Made in the U.S.A.

Why U.S. manufacturing is making a comeback and what it means for the economy, job growth and businesses.

Harold Sirkin, Managing Director and Senior Partner, The Boston Consulting Group

U.S. manufacturing once seemed in irreversible decline as companies moved their production operations overseas to places like China. Times are changing.

Harold (Hal) Sirkin, managing director and senior partner at The Boston Consulting Group and co-author of “The U.S. Manufacturing Renaissance: How Shifting Global Economics are Creating an American Comeback,” has spent years researching U.S. manufacturing trends. Regions recently spoke with Sirkin about his positive outlook for domestic manufacturing and what it means for the U.S. economy, workers and businesses.

Q: Why are some companies now bringing their manufacturing back to the U.S.?

Sirkin: It comes down to economics. U.S. companies can no longer reap the financial rewards of manufacturing in China that they could 10 or 15 years ago. China’s average manufacturing wage rose from 58 cents an hour in 2001 to about $6 an hour today. Of course, that is still substantially lower than the roughly $25 an hour or so average U.S. manufacturing wage. But U.S. workers’ productivity is about 3 to 3.2 times higher than it is in China. Once you consider that, the labor cost differences have narrowed greatly. Beyond that, you have to factor in other direct and indirect costs of manufacturing in China, including transportation and shipping expenses, being far away from your supplier, the potential for intellectual property theft and navigating the Chinese market and government controls.

Q: Can you quantify this trend? How big of an effect is manufacturing’s comeback having on U.S. jobs and the economy?

Sirkin: It’s too early to know exactly what the economic effects will be, because accurate statistics aren’t available. But we can identify more than 200 companies, both large and small, that have moved their manufacturing to the U.S. in recent years. These include Ford Motor and Coleman, the camping gear company. We’ve even seen European companies like Siemens and Rolls-Royce decide to start making their products in the U.S. because they realize it’s cheaper. We also expect that the energy sector will largely benefit from this growth. U.S. manufacturers will use the low-cost energy produced in the U.S., and domestic energy suppliers will benefit from that increased demand. We have projected that the U.S. manufacturing renaissance will lead to the creation of 5 million new jobs in both manufacturing and energy by 2020.

Q: How will U.S. manufacturing growth specifically affect economies in Southern and Midwestern states?

Sirkin: It could be particularly good for them, as we’ve already seen many companies choosing to establish their manufacturing operations in those states. Companies often favor working in the South, for example, because the labor conditions tend to be better there, thanks to a more flexible workforce and a lower cost of living. Industries like transportation goods, computers and electronics, fabricated metals, appliances and furniture already have a strong manufacturing presence in the South.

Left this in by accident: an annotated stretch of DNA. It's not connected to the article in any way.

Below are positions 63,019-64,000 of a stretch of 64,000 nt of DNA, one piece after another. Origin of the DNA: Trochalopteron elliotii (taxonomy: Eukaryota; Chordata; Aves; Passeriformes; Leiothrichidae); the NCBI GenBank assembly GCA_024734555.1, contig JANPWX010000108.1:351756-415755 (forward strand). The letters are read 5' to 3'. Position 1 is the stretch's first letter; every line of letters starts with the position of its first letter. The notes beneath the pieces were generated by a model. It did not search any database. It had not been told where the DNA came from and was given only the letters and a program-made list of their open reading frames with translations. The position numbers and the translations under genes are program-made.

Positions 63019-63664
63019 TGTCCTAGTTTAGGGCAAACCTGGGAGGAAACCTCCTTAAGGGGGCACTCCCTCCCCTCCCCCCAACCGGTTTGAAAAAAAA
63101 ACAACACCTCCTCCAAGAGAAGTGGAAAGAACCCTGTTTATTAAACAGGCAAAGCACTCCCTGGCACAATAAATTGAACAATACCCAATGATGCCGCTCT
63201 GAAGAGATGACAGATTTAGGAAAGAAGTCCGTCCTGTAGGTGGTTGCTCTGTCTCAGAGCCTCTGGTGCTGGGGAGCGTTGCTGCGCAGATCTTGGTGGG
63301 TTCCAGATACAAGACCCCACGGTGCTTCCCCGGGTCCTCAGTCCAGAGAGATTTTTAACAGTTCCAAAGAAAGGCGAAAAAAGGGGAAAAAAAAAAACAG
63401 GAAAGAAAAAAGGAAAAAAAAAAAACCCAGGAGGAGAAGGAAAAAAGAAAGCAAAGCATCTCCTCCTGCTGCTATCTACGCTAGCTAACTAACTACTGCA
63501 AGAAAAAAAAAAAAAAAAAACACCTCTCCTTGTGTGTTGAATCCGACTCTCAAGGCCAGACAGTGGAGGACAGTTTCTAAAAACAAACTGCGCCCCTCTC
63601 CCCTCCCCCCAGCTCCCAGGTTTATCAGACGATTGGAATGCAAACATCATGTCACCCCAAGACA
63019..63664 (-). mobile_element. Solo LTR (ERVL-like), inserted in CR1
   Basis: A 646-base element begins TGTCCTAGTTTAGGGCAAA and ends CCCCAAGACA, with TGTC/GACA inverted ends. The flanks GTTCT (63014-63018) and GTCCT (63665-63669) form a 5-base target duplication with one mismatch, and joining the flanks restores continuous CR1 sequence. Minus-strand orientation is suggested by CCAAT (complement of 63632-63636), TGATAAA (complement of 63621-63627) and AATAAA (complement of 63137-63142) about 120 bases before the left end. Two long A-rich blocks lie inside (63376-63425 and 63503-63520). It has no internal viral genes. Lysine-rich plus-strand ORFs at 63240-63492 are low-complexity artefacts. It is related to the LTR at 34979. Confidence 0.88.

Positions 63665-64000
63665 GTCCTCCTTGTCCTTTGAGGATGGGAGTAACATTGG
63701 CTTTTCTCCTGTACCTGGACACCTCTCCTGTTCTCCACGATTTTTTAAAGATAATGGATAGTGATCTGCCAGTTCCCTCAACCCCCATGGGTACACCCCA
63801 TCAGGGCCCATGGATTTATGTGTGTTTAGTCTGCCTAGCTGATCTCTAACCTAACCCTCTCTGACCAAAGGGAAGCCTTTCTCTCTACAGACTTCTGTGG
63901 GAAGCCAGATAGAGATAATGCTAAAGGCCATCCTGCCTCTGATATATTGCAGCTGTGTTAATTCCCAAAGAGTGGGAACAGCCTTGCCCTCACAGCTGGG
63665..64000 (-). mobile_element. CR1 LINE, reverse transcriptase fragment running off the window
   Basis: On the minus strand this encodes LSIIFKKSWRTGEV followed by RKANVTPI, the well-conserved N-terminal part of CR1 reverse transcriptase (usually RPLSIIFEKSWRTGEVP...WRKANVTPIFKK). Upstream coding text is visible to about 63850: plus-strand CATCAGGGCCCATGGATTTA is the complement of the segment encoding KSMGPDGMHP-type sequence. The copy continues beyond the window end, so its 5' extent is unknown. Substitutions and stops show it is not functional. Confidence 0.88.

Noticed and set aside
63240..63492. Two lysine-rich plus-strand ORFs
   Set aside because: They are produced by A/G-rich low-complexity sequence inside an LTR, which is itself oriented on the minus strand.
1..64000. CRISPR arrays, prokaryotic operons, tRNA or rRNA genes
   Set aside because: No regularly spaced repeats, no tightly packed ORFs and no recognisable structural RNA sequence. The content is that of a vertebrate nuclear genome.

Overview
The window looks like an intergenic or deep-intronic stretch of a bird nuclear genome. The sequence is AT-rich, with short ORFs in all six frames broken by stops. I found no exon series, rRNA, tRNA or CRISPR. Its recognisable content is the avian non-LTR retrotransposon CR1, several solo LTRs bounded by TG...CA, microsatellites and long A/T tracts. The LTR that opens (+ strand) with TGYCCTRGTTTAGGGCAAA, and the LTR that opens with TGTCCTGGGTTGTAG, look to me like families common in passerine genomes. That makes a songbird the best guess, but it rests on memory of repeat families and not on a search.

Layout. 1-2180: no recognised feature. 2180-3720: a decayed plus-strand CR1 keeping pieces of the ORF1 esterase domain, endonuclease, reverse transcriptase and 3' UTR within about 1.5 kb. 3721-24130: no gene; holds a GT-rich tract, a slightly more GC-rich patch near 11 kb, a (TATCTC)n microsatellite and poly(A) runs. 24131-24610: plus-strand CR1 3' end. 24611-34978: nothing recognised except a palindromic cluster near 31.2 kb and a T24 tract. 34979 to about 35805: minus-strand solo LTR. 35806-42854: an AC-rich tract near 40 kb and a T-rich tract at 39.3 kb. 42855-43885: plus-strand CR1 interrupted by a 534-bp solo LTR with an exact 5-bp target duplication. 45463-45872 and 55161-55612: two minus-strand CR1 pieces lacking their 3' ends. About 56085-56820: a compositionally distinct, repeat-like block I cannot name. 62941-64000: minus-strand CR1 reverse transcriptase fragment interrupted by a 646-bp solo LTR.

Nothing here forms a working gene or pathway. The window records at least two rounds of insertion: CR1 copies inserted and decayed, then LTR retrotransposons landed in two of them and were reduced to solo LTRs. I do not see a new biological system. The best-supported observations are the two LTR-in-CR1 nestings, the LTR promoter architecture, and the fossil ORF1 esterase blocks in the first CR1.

Q: Beyond the economic factors of domestic manufacturing, many companies like the ability to tout that their products are “Made in the U.S.A.” Do consumers actually care about that message?

Sirkin: I think there’s been a change in consumers’ thinking because of the recession and the concern over job creation. We’ve also seen in our survey work that consumers believe U.S.-made goods are better quality than those made in low-cost countries. Tests in stores have shown that if prices and deemed quality are identical between a U.S.-made and foreign-made product, people will generally buy the U.S. one. They will even pay a premium of 5 percent to 10 percent for U.S.-made goods for certain types of health and baby products.

Q: How many of the manufacturing jobs pulled out of China actually return to the U.S.?

Sirkin: Our models show that only about 20 percent to 25 percent of the products that are “reshored” — or have their manufacturing moved from China to somewhere else — will move to the U.S. The majority will move to other countries with low-cost manufacturing, such as Mexico and Indonesia.

Q: There’s been much written about the automation of U.S. manufacturing and how robotics will someday replace workers. What effect will this have?

Sirkin: Robotics have been used for a long time, but the economics are getting much better. The price for programmable logic controllers, which are at the heart of robotics, is about 85 percent less than it was 15 years ago. That’s good for U.S. manufacturers because it allows them to lower their labor costs through robotics at a time when most countries’ labor costs are rising. Particularly in the U.S., Europe and Japan, where labor costs are high, automation can help make manufacturing sectors more competitive.

Q: What does the manufacturing renaissance mean for small businesses and start-ups today?

Sirkin: Now is a good time for businesses to think about where they manufacture because the economics have changed. They should also think about exporting their products to foreign countries. We’ve seen a significant increase in U.S. exports over the last five years because our manufacturing has gotten more cost competitive. We’re seeing more and more small- and midsize businesses start exporting because they can sell their products at a lower cost than you could buy them currently in parts of Europe. Obviously, small businesses need to find a customer base when selling in foreign markets. But programs through the U.S. Commerce Department and Small Business Administration can help with that.

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